The researchers consolidated the identified chemicals into 17 high-priority groups that may cause breast cancer in women.
Gasoline and other chemicals formed by combustion, such as benzene and butadiene, were found to be the greatest carcinogens associated with breast cancer.
The greatest sources of breast cancer carcinogens in the environment were found to be gasoline and chemicals created by combustion, such as benzene and butadiene. Such chemicals are present in vehicle fuel, lawn equipment, tobacco smoke and burned or charred food.
Solvents including methylene chloride and other halogenated organic solvents – often found in industrial degreasers, speciality cleaners and spot removers – were found to be other breast cancer-causing chemicals.
Other mammary carcinogens include chemicals found in flame retardants, stain-resistant textiles, hormone replacement therapy and drinking water disinfection byproducts.
The team found biomarkers in urine, blood and other samples for 62 of the 102 high-priority breast cancer carcinogens identified that could be used to measure women’s exposure. They discovered that techniques used in rodents could be used to identify a further 11 chemicals in humans.
Study author Julia Brody, PhD, executive director at Silent Spring Institute, says that the association between toxic chemicals and breast cancer has “largely been ignored” so far, adding:
“Reducing chemical exposures could save many, many women’s lives. When you talk to people about breast cancer prevention, chemical exposure often isn’t even on their radar. Studies that address toxic chemical exposure account for just a drop in the bucket of money spent on breast cancer.”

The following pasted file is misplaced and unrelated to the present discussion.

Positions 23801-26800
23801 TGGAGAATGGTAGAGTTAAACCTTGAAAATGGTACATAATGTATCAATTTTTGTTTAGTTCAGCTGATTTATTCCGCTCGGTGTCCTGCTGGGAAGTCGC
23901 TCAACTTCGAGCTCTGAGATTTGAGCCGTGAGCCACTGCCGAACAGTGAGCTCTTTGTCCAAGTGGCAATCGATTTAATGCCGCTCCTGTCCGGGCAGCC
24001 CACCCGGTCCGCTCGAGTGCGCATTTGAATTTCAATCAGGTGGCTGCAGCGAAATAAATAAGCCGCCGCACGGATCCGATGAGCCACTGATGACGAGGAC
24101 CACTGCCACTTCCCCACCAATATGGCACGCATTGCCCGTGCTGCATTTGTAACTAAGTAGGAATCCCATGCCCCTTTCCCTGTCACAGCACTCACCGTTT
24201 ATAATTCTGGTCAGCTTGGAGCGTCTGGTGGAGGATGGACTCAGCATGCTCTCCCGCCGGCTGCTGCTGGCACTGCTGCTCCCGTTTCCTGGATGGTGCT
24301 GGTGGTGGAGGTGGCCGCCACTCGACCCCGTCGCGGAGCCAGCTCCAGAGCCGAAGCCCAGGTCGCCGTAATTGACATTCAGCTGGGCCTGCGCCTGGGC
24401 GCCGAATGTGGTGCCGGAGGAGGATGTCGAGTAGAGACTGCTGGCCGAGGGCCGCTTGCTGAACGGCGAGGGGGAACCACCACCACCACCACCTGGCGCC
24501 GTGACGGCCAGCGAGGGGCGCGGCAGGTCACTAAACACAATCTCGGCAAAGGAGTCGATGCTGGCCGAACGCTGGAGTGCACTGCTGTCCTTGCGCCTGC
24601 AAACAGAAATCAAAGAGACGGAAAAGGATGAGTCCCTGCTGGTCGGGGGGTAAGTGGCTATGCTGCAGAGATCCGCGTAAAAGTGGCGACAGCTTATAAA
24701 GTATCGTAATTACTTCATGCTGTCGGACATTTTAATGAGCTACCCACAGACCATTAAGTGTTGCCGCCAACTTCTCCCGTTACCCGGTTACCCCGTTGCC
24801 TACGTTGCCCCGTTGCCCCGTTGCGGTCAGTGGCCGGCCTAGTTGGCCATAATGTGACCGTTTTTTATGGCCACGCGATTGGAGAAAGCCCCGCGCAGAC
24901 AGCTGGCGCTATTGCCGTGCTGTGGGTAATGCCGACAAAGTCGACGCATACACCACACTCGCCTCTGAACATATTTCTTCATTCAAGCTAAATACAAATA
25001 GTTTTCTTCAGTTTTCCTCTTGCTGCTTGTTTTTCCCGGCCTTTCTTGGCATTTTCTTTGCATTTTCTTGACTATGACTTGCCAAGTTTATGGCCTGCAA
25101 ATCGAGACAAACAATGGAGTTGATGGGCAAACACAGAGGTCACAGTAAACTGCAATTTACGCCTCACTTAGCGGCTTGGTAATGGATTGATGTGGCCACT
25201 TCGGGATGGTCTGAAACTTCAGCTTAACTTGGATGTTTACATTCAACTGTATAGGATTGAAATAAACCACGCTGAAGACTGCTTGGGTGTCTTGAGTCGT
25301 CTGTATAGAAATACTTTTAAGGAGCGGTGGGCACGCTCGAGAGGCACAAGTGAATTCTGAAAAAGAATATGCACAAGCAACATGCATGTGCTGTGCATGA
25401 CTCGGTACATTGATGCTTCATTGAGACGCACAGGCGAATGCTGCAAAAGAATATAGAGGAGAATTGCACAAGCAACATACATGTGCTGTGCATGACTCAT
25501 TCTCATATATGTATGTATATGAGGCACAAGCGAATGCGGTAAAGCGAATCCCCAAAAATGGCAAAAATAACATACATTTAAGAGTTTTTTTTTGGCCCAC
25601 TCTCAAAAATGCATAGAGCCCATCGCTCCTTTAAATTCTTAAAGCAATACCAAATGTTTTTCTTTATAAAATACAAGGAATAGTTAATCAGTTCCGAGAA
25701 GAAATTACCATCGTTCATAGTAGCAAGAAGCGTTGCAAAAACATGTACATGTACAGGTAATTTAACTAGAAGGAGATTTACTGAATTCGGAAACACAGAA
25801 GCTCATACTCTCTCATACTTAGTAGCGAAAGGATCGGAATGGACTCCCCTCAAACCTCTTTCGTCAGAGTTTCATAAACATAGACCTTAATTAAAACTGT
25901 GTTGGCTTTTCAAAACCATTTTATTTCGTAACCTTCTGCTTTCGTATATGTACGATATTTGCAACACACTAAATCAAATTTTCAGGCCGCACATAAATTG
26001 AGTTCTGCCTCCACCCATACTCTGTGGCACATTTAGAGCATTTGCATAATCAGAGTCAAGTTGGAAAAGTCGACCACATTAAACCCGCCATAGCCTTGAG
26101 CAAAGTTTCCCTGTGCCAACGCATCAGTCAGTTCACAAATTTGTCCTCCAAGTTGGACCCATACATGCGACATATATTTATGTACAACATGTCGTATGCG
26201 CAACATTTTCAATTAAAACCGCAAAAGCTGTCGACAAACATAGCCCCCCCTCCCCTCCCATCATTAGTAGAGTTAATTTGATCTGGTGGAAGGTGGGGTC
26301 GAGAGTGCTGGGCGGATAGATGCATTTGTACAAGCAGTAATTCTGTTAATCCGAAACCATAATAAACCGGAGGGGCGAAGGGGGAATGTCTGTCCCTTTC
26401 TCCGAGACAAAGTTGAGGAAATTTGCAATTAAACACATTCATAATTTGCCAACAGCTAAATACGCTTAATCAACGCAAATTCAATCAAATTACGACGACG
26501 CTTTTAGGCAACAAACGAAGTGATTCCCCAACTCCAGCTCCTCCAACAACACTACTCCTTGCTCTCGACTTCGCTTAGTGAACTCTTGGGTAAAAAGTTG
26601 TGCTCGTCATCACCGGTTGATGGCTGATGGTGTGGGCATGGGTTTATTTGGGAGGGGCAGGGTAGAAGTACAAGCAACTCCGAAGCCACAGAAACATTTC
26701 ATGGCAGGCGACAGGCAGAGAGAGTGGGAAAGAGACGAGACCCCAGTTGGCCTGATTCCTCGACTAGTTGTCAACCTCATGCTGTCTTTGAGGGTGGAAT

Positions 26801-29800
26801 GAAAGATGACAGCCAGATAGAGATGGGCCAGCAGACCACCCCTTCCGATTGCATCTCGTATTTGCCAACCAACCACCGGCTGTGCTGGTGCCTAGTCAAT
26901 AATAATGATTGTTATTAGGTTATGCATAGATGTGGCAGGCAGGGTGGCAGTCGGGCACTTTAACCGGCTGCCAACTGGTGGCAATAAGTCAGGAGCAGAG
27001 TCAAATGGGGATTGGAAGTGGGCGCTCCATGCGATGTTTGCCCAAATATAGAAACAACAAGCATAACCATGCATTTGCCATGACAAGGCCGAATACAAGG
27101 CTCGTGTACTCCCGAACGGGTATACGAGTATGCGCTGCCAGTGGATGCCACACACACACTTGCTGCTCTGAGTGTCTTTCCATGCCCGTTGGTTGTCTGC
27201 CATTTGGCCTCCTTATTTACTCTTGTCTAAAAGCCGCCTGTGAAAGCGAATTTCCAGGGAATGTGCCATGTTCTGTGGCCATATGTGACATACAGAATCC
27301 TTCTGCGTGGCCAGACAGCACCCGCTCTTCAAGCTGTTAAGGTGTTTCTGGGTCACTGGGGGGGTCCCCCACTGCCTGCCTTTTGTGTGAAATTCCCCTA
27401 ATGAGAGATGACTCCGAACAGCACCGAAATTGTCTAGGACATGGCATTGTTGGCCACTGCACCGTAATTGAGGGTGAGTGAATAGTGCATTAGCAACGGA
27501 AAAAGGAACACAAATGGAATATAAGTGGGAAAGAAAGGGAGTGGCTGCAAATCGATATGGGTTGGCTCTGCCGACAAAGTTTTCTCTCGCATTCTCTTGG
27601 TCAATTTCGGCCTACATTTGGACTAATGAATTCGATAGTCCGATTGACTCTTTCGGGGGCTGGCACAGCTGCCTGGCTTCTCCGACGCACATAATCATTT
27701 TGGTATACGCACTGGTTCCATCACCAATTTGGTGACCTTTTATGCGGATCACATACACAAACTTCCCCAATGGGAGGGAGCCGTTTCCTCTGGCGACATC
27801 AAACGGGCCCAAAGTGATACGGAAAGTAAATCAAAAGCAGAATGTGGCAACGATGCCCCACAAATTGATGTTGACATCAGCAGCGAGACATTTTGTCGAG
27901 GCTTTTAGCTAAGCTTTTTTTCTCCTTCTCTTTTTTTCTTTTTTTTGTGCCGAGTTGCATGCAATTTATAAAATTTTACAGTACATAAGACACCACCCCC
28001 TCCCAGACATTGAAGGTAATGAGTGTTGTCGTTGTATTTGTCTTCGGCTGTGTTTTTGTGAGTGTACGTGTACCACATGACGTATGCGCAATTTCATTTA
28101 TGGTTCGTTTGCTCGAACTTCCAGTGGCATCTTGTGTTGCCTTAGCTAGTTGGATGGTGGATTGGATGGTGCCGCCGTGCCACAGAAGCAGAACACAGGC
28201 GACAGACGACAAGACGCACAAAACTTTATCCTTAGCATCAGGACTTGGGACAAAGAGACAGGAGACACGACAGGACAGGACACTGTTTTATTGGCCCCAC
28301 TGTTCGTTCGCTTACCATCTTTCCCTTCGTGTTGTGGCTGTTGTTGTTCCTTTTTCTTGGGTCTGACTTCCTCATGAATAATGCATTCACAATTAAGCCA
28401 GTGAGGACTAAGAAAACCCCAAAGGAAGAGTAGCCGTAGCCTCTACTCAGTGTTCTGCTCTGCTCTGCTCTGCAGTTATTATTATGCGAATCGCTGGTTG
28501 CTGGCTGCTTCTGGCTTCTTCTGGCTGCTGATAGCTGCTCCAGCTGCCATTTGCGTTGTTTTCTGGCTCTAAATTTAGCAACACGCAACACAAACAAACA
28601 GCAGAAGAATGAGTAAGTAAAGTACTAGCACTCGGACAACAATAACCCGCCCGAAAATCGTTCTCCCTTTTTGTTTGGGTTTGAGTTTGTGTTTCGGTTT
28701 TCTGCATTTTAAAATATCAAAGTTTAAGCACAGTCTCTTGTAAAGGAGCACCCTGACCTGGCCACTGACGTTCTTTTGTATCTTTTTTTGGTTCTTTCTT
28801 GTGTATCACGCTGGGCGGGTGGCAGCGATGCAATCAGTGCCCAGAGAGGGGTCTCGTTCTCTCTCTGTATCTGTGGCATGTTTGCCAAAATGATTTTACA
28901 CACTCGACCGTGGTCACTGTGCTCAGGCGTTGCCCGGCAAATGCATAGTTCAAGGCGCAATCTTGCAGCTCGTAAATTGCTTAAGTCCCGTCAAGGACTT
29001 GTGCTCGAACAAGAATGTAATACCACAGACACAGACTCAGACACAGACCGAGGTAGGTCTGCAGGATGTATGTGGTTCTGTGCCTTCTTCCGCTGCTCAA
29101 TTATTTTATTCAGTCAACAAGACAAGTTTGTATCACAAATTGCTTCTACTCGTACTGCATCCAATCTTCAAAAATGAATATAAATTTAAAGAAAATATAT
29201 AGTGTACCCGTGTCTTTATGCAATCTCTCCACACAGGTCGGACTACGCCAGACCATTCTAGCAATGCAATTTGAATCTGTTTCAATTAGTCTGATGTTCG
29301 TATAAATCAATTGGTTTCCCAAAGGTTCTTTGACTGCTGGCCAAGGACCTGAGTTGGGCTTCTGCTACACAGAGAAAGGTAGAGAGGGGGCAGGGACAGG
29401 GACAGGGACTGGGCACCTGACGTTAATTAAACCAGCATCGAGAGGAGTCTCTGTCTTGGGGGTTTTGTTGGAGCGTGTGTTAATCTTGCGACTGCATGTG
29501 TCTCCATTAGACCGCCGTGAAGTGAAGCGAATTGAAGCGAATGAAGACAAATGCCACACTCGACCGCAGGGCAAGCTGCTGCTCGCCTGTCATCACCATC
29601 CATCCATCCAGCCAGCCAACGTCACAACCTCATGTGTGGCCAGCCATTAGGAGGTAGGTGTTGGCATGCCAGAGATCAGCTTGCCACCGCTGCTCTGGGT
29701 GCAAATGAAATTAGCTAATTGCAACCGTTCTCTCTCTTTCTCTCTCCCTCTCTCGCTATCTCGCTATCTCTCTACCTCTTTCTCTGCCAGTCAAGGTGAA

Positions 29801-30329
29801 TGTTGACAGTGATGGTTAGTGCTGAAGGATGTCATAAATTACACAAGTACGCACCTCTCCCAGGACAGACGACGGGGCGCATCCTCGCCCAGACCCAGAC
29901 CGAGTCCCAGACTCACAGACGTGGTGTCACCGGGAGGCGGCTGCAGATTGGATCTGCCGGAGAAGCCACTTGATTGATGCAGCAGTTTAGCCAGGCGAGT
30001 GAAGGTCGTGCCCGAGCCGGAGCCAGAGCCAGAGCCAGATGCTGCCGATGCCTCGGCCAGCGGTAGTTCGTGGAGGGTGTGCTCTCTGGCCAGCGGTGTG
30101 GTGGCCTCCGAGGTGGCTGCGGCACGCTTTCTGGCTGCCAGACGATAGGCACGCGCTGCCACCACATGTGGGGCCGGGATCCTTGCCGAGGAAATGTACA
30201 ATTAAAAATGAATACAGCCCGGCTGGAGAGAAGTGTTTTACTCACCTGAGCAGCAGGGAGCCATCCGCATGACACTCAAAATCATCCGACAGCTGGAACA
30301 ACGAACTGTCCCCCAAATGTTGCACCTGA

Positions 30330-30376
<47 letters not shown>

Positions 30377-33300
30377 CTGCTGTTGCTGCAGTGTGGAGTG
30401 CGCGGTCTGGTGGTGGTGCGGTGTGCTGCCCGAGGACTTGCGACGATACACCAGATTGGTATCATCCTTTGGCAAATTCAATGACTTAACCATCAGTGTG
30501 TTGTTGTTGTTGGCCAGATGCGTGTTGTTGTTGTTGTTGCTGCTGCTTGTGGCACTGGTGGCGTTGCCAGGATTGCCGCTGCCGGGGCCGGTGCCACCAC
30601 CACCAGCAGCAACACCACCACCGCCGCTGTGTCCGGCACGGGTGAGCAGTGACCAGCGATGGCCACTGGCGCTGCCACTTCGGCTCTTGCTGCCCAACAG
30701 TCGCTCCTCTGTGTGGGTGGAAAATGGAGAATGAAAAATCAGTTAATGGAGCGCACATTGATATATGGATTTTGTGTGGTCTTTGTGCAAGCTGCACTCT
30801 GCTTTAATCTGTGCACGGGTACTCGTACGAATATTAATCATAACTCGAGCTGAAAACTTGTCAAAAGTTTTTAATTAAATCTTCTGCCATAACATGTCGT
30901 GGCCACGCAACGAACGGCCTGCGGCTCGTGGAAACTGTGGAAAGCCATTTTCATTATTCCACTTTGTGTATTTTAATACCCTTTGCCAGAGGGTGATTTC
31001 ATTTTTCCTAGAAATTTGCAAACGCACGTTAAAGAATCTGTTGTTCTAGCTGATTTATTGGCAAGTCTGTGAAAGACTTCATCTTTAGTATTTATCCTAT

However, this latest research could change this. The NIH plan to use the findings in their upcoming study of sisters involving more than 50,000 women, which will look into the causes of great cancer.
“This paper is a thorough review of toxicology data and biomarkers relevant to breast cancer in humans,” says Dale Sandler, PhD, chief of epidemiology at NIH’s National Institute of Environmental Health Sciences (NIEHS) and researcher involved in the forthcoming study.
“It’s a terrific resource for epidemiologists thinking about studying environmental contributors to breast cancer or trying to understand the associations they see in their questionnaire data. This is a valuable compendium that should help me in my work with the Sister Study cohort.”
Steps to reduce exposure to mammary carcinogens
But for now, the researchers say there are a number of things women can do to reduce their risk of exposure to mammary carcinogens, including:
- Limiting exposure to fumes from gasoline
- Limiting exposure to exhaust from diesel and other fuel combustion, such as from vehicles or generators
- Use electric instead of gas-powered lawn mowers
- Use a ventilation fan when cooking and reduce consumption of charred or burned food
- Avoid stain-resistant rugs, fabrics and furniture
- Use a solid carbon block drinking water filter
- Remove shoes at the door, use a vacuum with a HEPA filter and clean with wet rags and mops to reduce exposure to chemicals in house dust.
Medical News Today recently reported on a study from the National Cancer Institute, which suggested that contrary to previous research, fertility drugs may not increase the risk of breast cancer.
Written by Honor Whiteman